The 11-country free trade agreement formerly known as the Trans-Pacific Partnership may take effect by the end of this year, the minister in charge of negotiations, Toshimitsu Motegi, revealed Friday.
At a press conference, Motegi said Canada and Australia are expected to complete procedures to ratify the trade pact in the near future, bringing the number of countries that will have done so to six.
Motegi, also minister for economic and fiscal policy, expressed hope that the trade deal will take effect soon, saying the pact’s entry into force will be a “message that new trade rules that are free and fair will be spread around the world.”
The $10 trillion trans-Pacific free trade agreement, renamed the Comprehensive and Progressive Agreement for Trans-Pacific Partnership, will enter into force 60 days after any six signatory countries have ratified the agreement.
“CPTPP is the most important global trade arrangement in two decades,” said Deborah Elms, executive director of the Singapore-based Asian Trade Center. At a time of increasing protectionism, “it is striking how these governments grasp the importance of pushing ahead with transparent, rules-based trade that benefits large and small firms.”
Japan, Mexico, Singapore and New Zealand ratified the pact, also known as TPP-11, earlier this year. Some CPTPP members had hoped the first six nations would meet a Nov. 1 target deadline, which would allow the deal to enter into force by Dec. 31.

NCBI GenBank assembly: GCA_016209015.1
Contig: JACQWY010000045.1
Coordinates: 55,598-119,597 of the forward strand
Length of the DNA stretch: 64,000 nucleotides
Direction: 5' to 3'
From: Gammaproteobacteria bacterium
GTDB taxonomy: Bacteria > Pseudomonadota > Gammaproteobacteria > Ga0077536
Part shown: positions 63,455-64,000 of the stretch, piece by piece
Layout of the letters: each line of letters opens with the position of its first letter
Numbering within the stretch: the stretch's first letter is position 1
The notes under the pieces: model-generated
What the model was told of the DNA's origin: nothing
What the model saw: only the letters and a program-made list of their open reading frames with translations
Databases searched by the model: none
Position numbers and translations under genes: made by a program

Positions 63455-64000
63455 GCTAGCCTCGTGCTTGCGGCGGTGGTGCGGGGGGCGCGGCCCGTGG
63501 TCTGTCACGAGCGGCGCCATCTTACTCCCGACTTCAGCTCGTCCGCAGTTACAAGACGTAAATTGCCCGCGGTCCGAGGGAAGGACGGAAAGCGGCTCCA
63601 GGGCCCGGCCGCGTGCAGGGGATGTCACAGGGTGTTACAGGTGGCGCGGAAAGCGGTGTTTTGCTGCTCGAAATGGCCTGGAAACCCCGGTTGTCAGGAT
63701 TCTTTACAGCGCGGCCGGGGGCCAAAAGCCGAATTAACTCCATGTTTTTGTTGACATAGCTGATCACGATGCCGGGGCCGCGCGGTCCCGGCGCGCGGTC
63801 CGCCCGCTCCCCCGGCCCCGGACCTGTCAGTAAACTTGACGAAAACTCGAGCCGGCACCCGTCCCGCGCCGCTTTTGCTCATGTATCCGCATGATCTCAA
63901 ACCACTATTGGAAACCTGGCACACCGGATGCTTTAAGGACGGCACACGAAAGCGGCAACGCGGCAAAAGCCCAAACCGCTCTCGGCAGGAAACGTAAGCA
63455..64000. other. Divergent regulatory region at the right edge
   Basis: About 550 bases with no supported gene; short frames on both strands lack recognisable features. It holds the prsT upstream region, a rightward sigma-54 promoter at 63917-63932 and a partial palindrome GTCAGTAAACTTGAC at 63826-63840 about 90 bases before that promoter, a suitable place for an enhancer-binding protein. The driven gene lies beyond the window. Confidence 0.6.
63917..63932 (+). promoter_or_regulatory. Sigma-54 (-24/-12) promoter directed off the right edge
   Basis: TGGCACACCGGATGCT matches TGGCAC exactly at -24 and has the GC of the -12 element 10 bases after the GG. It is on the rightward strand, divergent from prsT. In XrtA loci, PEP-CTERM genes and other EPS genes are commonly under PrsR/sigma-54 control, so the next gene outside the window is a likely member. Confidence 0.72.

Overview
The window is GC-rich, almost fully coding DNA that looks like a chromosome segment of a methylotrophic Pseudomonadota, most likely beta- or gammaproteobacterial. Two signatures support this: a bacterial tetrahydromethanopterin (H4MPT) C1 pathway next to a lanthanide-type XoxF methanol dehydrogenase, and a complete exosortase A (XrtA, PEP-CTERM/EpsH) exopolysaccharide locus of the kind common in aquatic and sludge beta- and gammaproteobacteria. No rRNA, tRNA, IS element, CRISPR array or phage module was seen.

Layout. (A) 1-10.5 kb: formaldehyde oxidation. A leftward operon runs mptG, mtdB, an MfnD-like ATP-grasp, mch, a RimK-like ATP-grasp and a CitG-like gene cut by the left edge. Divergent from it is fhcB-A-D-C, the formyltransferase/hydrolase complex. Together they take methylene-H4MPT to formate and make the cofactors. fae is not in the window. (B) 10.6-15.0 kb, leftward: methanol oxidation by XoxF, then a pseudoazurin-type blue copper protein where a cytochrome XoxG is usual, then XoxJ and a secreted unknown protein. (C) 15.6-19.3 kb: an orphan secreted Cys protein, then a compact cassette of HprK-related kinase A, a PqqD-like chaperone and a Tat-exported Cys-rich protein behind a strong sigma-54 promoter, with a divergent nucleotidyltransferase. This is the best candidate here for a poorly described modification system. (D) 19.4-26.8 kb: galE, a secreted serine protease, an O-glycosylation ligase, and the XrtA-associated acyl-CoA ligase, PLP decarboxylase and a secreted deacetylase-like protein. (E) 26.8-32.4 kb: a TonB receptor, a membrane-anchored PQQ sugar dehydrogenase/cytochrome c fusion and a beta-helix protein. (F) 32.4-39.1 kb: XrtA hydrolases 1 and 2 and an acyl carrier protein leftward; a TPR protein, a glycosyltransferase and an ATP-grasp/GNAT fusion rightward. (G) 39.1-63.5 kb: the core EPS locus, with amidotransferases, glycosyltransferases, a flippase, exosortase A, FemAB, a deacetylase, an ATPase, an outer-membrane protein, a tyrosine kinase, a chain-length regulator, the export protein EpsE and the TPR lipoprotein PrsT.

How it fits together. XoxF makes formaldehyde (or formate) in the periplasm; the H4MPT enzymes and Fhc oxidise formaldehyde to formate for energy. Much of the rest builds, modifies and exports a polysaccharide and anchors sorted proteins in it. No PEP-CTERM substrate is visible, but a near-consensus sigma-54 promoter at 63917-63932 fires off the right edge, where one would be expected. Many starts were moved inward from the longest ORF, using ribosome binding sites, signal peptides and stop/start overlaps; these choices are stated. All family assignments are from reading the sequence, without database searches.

That’s important because subsequent annual tariff cuts for 10 of the 11 nations can only occur every Jan. 1. Japan’s reductions come on April 1 of each year. If the deal kicks in on Dec. 31, the second round of tariff reductions for most countries can come the next day. Otherwise, they will have to wait a year.
The Canadian Senate passed the law enacting the CPTPP on Thursday. Canada has some procedural steps left but expects to ratify Monday, a Canadian government official said, speaking on condition of anonymity. It would be the fifth country.
Australia, meanwhile, is “going through the final i-dotting, t-crossing stages, which we hope will be completed within the next few days,” the country’s trade minister Simon Birmingham said Thursday.
Among other member countries of the TPP-11, Vietnam is expected to ratify it by the middle of November. The other member countries are Brunei, Chile, Malaysia and Peru.
The 11 countries will aim to expand the pact’s member base once it takes effect.
Thailand, Britain, Indonesia, Colombia, South Korea and Taiwan are among the countries that have shown interest in the Asia-Pacific trade deal.
The TPP-11 deal was signed in March after the United States withdrew from the original agreement early last year.
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